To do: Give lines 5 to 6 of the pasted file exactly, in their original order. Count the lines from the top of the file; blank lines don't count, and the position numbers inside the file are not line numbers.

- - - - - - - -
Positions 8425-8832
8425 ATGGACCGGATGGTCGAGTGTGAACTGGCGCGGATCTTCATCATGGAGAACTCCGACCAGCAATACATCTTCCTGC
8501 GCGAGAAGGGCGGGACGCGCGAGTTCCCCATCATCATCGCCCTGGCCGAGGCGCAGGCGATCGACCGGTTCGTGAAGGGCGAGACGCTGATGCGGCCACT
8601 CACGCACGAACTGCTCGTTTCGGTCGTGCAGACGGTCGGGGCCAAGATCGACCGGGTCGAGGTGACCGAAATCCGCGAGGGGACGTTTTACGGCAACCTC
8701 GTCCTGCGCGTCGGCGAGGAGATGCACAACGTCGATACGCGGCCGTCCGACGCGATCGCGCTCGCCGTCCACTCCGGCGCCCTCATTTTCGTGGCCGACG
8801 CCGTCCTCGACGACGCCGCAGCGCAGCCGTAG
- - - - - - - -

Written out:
8701 GTCCTGCGCGTCGGCGAGGAGATGCACAACGTCGATACGCGGCCGTCCGACGCGATCGCGCTCGCCGTCCACTCCGGCGCCCTCATTTTCGTGGCCGACG
8801 CCGTCCTCGACGACGCCGCAGCGCAGCCGTAG